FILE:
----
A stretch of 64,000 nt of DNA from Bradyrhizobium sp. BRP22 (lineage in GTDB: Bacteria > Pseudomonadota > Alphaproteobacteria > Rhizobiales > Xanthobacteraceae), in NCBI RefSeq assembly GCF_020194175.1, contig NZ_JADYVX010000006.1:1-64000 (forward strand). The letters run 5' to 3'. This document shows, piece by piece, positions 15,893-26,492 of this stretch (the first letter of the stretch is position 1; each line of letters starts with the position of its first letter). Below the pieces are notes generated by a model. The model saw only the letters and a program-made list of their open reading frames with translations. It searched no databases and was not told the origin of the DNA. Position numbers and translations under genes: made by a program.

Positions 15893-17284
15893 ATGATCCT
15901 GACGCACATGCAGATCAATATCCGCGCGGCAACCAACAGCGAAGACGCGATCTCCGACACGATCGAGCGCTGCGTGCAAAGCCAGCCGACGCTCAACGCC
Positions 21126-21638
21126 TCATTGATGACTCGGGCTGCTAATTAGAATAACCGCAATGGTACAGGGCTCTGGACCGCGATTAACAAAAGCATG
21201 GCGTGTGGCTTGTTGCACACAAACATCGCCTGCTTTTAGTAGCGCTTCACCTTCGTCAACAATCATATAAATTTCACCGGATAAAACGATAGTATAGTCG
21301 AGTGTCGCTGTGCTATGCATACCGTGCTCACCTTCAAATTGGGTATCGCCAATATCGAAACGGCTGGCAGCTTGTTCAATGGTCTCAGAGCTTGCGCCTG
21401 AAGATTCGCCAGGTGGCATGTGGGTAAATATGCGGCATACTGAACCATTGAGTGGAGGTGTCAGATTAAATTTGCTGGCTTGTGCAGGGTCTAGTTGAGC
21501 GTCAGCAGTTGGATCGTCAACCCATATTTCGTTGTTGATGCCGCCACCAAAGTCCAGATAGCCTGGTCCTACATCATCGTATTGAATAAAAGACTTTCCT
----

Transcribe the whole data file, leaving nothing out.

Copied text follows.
A stretch of 64,000 nt of DNA from Bradyrhizobium sp. BRP22 (lineage in GTDB: Bacteria > Pseudomonadota > Alphaproteobacteria > Rhizobiales > Xanthobacteraceae), in NCBI RefSeq assembly GCF_020194175.1, contig NZ_JADYVX010000006.1:1-64000 (forward strand). The letters run 5' to 3'. This document shows, piece by piece, positions 15,893-26,492 of this stretch (the first letter of the stretch is position 1; each line of letters starts with the position of its first letter). Below the pieces are notes generated by a model. The model saw only the letters and a program-made list of their open reading frames with translations. It searched no databases and was not told the origin of the DNA. Position numbers and translations under genes: made by a program.

Positions 15893-17284
15893 ATGATCCT
15901 GACGCACATGCAGATCAATATCCGCGCGGCAACCAACAGCGAAGACGCGATCTCCGACACGATCGAGCGCTGCGTGCAAAGCCAGCCGACGCTCAACGCC
Positions 21126-21638
21126 TCATTGATGACTCGGGCTGCTAATTAGAATAACCGCAATGGTACAGGGCTCTGGACCGCGATTAACAAAAGCATG
21201 GCGTGTGGCTTGTTGCACACAAACATCGCCTGCTTTTAGTAGCGCTTCACCTTCGTCAACAATCATATAAATTTCACCGGATAAAACGATAGTATAGTCG
21301 AGTGTCGCTGTGCTATGCATACCGTGCTCACCTTCAAATTGGGTATCGCCAATATCGAAACGGCTGGCAGCTTGTTCAATGGTCTCAGAGCTTGCGCCTG
21401 AAGATTCGCCAGGTGGCATGTGGGTAAATATGCGGCATACTGAACCATTGAGTGGAGGTGTCAGATTAAATTTGCTGGCTTGTGCAGGGTCTAGTTGAGC
21501 GTCAGCAGTTGGATCGTCAACCCATATTTCGTTGTTGATGCCGCCACCAAAGTCCAGATAGCCTGGTCCTACATCATCGTATTGAATAAAAGACTTTCCT